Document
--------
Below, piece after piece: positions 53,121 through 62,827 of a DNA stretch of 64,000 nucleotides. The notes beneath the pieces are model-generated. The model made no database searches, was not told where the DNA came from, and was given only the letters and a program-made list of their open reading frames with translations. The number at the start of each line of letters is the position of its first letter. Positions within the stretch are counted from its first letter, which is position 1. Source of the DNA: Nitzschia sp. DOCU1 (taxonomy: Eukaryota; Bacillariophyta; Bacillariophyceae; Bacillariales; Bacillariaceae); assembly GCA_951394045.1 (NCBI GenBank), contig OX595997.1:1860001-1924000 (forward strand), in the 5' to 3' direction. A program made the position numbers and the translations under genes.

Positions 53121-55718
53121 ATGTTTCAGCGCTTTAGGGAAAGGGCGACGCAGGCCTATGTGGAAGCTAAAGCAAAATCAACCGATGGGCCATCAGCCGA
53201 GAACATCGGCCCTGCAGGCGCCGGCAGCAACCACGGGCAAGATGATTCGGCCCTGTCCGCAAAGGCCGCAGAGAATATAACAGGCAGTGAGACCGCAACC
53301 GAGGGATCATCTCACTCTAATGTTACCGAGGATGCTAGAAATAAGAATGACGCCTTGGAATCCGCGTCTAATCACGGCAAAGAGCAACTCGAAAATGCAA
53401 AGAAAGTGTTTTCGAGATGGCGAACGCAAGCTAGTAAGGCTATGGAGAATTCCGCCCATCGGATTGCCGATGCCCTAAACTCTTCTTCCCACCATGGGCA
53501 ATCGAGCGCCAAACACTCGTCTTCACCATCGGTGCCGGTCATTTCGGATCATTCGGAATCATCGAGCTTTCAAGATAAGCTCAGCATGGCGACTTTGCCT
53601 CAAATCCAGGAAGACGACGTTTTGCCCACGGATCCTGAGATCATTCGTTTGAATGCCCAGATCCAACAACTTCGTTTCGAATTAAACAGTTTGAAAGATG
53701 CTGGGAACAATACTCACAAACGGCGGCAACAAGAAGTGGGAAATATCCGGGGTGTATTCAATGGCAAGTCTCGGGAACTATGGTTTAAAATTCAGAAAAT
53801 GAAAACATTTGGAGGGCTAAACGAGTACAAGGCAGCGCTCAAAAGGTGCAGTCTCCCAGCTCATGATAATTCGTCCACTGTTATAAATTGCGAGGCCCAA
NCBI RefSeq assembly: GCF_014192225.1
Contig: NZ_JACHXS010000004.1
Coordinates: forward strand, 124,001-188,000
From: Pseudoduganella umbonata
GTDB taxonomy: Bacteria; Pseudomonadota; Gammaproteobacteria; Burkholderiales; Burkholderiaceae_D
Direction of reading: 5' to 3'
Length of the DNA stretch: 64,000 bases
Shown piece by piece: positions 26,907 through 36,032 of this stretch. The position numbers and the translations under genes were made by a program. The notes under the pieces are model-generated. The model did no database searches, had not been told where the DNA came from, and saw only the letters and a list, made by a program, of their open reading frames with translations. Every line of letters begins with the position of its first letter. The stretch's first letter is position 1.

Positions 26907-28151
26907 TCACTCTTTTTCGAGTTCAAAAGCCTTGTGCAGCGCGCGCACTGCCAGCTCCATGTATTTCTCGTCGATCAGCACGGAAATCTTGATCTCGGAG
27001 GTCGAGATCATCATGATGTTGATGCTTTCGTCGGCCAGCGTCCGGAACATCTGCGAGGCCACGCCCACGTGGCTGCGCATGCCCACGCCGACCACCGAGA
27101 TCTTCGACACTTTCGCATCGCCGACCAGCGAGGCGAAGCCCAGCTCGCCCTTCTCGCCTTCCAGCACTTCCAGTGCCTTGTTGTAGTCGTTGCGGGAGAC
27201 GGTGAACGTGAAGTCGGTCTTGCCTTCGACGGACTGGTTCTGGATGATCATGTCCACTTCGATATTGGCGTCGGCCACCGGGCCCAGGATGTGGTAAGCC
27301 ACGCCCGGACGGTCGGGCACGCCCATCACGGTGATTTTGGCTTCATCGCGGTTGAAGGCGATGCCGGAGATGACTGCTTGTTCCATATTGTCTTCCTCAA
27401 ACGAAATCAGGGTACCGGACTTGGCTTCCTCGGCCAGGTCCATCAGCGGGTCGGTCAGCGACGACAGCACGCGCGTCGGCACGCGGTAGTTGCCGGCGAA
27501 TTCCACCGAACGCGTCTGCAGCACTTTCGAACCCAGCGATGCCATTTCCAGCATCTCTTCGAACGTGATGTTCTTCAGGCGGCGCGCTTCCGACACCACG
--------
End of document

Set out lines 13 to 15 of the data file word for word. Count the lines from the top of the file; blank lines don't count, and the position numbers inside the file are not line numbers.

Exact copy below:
Coordinates: forward strand, 124,001-188,000
From: Pseudoduganella umbonata
GTDB taxonomy: Bacteria; Pseudomonadota; Gammaproteobacteria; Burkholderiales; Burkholderiaceae_D